I would like to thank the Environmental Science and Studies Department at Juniata for funding my conference experience through the Environmental Fellowship. I look forward to more experiences like these!

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NOAA Site Visit

A few days after the conference in DC, I traveled to Williamsburg, VA for my official site visit for my internship this summer. I stayed at a hotel in Williamsburg and my mentors provided transportation to the site in Gloucester Point. As previously mentioned, I will be interning with the stewardship and education coordinators at the Chesapeake Bay National Estuarine Research Reserve in Virginia on the campus of the Virginia Institute of Marine Science. My focus will be assisting with monitoring in different sites on the York River and translating these projects into educational pieces, such as a story map and a lesson plan.

During my visit, I toured the campus, met other staff members during their holiday party, and discussed details of what my project specifically will be.

I was also lucky to be able to visit one of the reserve monitoring sites. I went to Taskinas Creek reserve, which is part of York River State Park. I got to visit the marsh and see the established weather station. They have meteorological, biological, and water quality monitoring programs established there.

It was beautiful, even for being the middle of December. I have already learned a lot about coastal environments and marshes. I am looking forward to expanding my knowledge more this summer about these ecosystems.

I thoroughly enjoyed my visit and exploring Williamsburg. I am very excited to spend the summer there!  

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Study Abroad

As many of you know, I am study abroad next semester in the Galapagos Islands. I will first stay in Quito for the first weeks before going to the islands. I leave for my semester on January 5th and I am currently preparing for the transition. I want to give my study abroad it’s own section on my site, so I will be creating another post later with more details about what is upcoming.

However, I did want to share some excitement with you. I have received the
Benjamin A. Gilman International Scholarship to help pay for my semester abroad! I am grateful for this financial assistance especially since there are thousands of dollars of extra fees associated with my program due to transportation, field trips, and entrance fees. To read more about this opportunity, see Juniata’s article.

Also, Juniata awarded me with one of The Thomas R. Kepple, Jr. International Opportunities Endowment awards to help with the cost of this trip. I am very lucky to have this support!

As part of the Gilman scholarship, I am required to complete a Follow-On Service Project to promote study abroad experiences and the Gilman program. I will be using my blog as my promotion platform and will be connecting with specific groups. My goal is to have students (high school and college) follow my blog while I am abroad and then I will talk to them in person when I come back about the experience.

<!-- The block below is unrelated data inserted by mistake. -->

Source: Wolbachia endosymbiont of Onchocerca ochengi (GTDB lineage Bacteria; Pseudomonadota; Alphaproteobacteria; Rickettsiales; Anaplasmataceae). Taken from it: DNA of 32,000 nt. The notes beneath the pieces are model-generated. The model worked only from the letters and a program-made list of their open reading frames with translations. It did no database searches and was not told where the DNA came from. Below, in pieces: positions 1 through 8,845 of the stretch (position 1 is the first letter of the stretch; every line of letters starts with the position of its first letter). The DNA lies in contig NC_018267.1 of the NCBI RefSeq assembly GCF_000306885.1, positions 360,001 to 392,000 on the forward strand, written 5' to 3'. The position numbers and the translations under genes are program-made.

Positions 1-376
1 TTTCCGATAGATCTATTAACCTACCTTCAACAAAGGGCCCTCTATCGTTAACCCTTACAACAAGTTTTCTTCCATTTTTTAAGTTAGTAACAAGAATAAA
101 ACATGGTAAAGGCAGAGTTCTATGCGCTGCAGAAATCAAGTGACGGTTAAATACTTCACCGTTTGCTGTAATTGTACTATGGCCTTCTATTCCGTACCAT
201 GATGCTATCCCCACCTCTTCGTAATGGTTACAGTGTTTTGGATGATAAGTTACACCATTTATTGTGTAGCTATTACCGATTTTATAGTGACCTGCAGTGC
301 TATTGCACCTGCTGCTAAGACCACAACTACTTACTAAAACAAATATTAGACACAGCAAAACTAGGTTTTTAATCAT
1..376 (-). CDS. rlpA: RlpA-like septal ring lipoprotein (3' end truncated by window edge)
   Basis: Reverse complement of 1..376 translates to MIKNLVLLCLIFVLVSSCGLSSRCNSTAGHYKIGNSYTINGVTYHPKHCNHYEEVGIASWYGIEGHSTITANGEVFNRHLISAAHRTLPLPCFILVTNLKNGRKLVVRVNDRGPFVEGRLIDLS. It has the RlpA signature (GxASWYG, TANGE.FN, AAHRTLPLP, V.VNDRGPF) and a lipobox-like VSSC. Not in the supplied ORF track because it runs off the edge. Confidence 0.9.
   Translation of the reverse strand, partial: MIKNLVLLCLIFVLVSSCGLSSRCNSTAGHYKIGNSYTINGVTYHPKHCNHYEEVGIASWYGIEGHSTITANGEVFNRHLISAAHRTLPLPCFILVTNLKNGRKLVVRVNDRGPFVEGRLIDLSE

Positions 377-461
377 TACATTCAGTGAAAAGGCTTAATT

See you next year!

My Real World

*Sometimes I use affiliate links in my content. This won’t cost you anything and will not harm our mother earth. I just might get some funding to go toward filling my logbook and sharing more with you.


The lake and the mountains have become my landscape, my real world.

Georges Simenon

Hello? Hi, its me! Remember me?

Wow, oh wow! It has been awhile. I have finally found time to crawl out from under my pile of work, stress, land commitments to write (for fun this time…but more about that later).

Midterms

As the semester progressed, midterms became closer and the stress was climbing. At the field station, since we have each class all day once a week, midterms were slightly spread out. This was so we did not have to cram and stress for multiple exams at once. Fall Break gave us a little break during that time from October 11th-14th. We all survived and made it through together. One nice thing about living with people who are taking the same classes as you are is that you can study together. We took advantage of that and helped each other understand the content. We definitely feel each other’s struggles!

Class at Balance Rock in Trough Creek State Park
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The End of Boating Season

As the weather got colder, our opportunities to go out on the boat for class were growing slim. Our limnology professor took advantage of Raystown Lake for the last time with our class. We replicated our survey from the beginning of the semester to compare data from different seasons. This was a very cold morning and unfortunately one of our boats broke down. However, it was nice to have one last boat ride this semester.

A few of us also decided to kayak for the last time. It was just barely warm enough and it was super windy. It was a lot easier to paddle in when we got to the cove out of the wind. If you ever want to experience ocean kayaking, just put in at the field station on a windy day!

Research, Research, and More Research